This is part 1 of the series Complex Web Applications.
Lets get started
Please make sure you follow each step correctly, because they are really important. Some steps might not make sense now, but they will be super helpful later as we build our application.
NVM stands for node version manager. Imagine if you have different node projects in your machine and each of these projects are built using separate node versions. Yes, that’s possible.
To install nvm run this command in your CLI—
curl -o- https://raw.githubusercontent.com/creationix/nvm/v0.34.0/install.sh | bash
Now to set NVM directory path to the shell profile —
Copy this code into the .bashrc file and save it —
[ -s "$NVM_DIR/nvm.sh" ] && \. "$NVM_DIR/nvm.sh" # This loads nvm
[ -s "$NVM_DIR/bash_completion" ] && \. "$NVM_DIR/bash_completion"
Run this command to test if NVM got installed correctly —
command -v nvm
If the result looks like below, we are good to go.
Now to install node, we use NVM which allows us to install the latest version of node easily. Just the run the following command —
nvm install node
If you want to install a different version of node use the following command —
nvm install VERSION
Where VERSION can be something like 12.11.1.
To switch node versions using NVM, we use —
nvm use VERSION
Now, let’s open the command line and create a directory for our application —
Please use an appropriate name for your web application as per your understanding. Also, you can create your web application directory where ever you want.
Move into the application directory —
Now, we start creating some initial files for our application and do some magic with NPM. Just run the following command —
npm init -y
A file called
package.json got create. This is the file where we list all the dependencies(modules) for our project. This is like an entry point to our project. Each project in Node.js is a module. So basically, we are creating our own project module. Now, our project can have several dependencies which are nothing but modules. So, each module will have their own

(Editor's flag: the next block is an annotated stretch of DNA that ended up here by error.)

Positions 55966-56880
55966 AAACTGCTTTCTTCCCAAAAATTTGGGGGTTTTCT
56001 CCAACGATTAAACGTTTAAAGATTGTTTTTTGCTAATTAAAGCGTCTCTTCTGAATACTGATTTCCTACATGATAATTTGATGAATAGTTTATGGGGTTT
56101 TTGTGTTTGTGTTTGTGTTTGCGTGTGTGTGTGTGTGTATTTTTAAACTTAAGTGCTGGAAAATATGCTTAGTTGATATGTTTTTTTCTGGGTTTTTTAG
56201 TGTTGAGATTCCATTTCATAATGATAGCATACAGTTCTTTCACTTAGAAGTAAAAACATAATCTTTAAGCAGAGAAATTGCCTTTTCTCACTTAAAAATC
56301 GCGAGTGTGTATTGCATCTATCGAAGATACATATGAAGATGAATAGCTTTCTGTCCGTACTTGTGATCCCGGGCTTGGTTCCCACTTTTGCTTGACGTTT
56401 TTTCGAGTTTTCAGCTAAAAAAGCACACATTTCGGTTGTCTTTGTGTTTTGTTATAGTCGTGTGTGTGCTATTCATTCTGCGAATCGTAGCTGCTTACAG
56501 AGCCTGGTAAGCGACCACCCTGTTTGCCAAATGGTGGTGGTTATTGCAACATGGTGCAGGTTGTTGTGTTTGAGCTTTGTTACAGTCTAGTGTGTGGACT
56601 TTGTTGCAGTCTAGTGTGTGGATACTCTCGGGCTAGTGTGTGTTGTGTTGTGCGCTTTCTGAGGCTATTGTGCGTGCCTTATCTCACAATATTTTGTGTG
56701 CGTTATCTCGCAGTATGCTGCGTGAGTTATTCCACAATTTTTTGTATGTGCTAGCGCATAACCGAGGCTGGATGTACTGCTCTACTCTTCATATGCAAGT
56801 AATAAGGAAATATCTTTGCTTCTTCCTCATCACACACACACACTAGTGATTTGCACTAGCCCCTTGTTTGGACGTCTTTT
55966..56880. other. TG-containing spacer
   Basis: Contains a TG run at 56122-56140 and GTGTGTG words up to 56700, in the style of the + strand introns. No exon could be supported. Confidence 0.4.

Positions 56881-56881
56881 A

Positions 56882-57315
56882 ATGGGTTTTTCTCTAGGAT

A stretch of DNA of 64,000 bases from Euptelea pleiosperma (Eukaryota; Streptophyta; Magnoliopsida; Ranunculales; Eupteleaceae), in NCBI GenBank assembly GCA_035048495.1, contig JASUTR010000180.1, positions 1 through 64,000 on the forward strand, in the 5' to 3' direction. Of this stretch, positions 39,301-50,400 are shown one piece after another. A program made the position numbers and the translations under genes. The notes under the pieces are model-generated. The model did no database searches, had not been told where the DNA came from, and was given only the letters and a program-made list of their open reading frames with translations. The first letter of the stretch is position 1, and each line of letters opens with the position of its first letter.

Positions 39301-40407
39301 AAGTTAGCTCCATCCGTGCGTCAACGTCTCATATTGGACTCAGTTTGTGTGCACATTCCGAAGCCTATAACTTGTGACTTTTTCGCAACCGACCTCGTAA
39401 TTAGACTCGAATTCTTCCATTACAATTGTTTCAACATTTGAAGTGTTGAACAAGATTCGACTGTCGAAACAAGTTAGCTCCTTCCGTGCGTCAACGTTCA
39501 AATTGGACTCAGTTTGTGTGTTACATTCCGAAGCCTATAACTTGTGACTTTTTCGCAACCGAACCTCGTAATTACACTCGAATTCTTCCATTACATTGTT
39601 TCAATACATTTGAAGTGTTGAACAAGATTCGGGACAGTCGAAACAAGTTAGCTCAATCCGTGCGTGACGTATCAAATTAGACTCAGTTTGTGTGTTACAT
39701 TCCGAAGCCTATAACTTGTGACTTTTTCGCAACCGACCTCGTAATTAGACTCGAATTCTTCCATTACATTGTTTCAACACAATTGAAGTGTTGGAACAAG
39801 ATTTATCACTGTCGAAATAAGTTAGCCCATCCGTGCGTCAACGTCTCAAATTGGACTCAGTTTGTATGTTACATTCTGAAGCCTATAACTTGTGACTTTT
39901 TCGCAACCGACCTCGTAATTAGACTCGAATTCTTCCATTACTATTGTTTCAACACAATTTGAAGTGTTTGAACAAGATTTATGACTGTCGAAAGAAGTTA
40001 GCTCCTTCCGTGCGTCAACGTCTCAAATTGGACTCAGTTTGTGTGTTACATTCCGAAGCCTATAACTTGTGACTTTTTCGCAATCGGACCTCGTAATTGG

Let’s open the
package.json file. We see an object which looks something like this —
"test": "echo \"Error: no test specified\" && exit 1"
Now let’s understand some of the most common properties of
package.json and we’ll keep learning about new properties as we build our application.
This is the name of your project when you publish to the NPM directory(The sacred place where all the third party node modules reside). So, obviously it has to be unique. But, generally we publish our project to node modules if we want to share our project with the Node.js community.
This is a very important field. It’s this string that lets our users know at what terms we share our code. The string must be one of SPDX identifiers (short forms), like MIT, GPL-3.0 and etc.
This is the place where we put our link to the repository. It can be public or private depending on the nature of project we are creating.
This is the entry point of the project. This is the file that is called by default when we start our project.
It’s a simple object with keys corresponding to commands and their values to what they should do. At a later point in our project we’ll most likely use script names like “build” or “start”.
This is one of the most important property, because we keep changing this as per the requirements of the project. It is not created by default when we first create our
package.json file. It will get created with our first node module installation into the project.
Our basic setup of the app is ready now. In next lesson, we’ll look at how to install third part node modules and use some of them to create our first server call from a browser.
Thanks for reading. I hope you learned something new.